Securing An Valuable Algorithm

I’d like to sell an algorithm and would like it secured so someone doesn’t just take the code and place it on the Internet and tons of research are gone.

Any ideas? Not opposed tho hardware solutions.
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Dr. KlahnPrincipal Software EngineerCommented:
You need to consult with a patent lawyer.  This is an issue of law, not programming or technology.  By and large we're not lawyers.

I would point out the following, just as lagniappe:

Large parts of the world don't respect patent and copyright law, so protections obtained by patenting an algorithm are limited mostly to North America and the EU.  Lempel-Ziv-Welch was patented and the patent was notable for being ignored worldwide.

There's no way to secure compiled code because the host computer must be able to read it and execute it.

It follows that if the compiled code is readable by the host computer, it can be disassembled or decompiled back into pseudo-source.  At that point a competent analyst can reconstruct the original code from the decompilation.

The best as far as hardware protection is an outboard USB dongle containing a small processor and the unique code.  But if there's something truly useful in there, within a month somebody in Russia will cut the top off the unit, probe it down at the silicon die level and defeat all the protections as was done with satellite and cable TV hardware decryptors.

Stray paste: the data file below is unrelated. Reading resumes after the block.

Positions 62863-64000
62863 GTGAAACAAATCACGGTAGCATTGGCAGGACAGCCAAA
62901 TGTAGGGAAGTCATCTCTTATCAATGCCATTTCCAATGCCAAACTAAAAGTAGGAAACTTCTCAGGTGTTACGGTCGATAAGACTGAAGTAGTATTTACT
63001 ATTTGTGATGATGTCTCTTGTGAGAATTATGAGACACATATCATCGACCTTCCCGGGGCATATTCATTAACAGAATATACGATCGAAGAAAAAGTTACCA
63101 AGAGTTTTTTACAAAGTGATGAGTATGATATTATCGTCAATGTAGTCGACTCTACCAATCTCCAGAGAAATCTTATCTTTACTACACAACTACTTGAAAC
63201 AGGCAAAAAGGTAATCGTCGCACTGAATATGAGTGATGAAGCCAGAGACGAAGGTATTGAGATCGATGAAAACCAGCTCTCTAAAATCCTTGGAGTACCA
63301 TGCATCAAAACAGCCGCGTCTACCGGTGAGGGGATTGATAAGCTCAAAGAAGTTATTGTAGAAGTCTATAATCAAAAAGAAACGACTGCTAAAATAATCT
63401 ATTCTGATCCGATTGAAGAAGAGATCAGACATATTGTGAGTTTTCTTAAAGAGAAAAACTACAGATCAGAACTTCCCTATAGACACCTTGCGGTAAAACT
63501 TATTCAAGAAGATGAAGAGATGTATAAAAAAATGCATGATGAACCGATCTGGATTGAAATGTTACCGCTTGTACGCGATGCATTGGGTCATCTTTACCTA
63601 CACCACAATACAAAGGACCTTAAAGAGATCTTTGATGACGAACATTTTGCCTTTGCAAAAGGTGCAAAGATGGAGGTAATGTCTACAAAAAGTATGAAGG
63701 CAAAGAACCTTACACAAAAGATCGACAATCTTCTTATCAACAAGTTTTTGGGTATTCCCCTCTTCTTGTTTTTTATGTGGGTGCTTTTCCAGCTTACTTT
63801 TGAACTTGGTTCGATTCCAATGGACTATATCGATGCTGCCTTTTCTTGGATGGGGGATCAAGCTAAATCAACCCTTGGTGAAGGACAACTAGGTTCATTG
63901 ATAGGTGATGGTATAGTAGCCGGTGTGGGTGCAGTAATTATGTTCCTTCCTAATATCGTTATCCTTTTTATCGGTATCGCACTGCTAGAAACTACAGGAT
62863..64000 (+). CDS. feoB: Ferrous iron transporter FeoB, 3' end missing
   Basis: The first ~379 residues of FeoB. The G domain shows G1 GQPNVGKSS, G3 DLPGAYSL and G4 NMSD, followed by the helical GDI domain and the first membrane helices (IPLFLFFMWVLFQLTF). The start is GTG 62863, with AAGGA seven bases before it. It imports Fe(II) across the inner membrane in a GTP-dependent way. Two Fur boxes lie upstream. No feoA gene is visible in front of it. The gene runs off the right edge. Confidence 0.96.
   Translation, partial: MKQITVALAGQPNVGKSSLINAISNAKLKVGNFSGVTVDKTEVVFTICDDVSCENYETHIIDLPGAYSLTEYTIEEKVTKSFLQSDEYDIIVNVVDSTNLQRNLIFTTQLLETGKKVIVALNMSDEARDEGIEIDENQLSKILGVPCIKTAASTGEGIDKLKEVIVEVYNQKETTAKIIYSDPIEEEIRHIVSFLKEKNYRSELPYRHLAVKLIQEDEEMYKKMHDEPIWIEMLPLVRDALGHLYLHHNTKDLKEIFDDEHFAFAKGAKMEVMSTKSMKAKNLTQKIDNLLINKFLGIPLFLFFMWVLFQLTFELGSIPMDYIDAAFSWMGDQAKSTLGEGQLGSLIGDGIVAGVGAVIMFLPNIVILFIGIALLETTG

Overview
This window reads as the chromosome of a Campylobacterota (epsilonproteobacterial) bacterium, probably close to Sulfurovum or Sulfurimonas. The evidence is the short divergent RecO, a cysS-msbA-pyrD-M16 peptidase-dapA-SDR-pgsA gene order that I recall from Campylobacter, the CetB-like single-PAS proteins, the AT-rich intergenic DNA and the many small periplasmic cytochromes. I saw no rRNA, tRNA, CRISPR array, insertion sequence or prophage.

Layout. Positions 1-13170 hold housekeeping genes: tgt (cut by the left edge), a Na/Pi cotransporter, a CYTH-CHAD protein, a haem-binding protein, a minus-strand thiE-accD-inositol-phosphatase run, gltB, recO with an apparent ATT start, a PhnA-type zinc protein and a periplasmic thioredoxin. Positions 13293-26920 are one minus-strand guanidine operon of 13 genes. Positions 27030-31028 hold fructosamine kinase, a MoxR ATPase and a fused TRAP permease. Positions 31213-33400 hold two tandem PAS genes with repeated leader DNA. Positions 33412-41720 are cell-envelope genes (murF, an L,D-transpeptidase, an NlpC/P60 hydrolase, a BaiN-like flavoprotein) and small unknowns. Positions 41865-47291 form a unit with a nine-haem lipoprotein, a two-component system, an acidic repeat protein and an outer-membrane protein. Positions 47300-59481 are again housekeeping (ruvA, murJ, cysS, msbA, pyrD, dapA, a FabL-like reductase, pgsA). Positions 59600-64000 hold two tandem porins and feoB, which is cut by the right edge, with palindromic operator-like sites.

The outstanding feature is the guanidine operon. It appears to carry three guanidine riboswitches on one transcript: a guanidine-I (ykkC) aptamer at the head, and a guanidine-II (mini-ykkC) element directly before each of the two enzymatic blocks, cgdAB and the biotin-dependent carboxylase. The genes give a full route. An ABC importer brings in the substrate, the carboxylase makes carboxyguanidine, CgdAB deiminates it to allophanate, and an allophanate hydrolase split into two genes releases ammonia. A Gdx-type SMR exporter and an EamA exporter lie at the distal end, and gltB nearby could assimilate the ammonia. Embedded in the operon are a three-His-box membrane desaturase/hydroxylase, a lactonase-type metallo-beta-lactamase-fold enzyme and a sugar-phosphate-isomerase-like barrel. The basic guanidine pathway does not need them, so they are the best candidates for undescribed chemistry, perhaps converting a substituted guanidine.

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dbruntonQuid, Me Anxius Sum?  Illegitimi non carborundum.Commented:
I don't believe algorithms can be patented.  But this also depends on your definition of algorithm.

btanExec ConsultantCommented:
May consider going for copyright based on expression of an algorithm in a source code file. It does not protect the algorithm itself so it does not prevent creating other expressions of the same algorithm in some other form, such as a different source code file. So protect your source codes instead. But the bigger threat that I see is the developers. You need to restrict to all access to the full source codes such that it is "bit and pieces". Tough to be developer proof as it may just come from them as creator though much of it is paper based like signing NDA. It can be a shared property though if needed too but as employee it belongs to the employer.

Coming back, the final package should have a licensing mechanism to restrict free "copy and paste" e.g. activation and binding to machine installed. Also depending on the code language consider a software to enforce this protect. See an instance on. NET.
jeffrey_b_leeAuthor Commented:
Thanks all! A software locking subscription service maybe the way to go.
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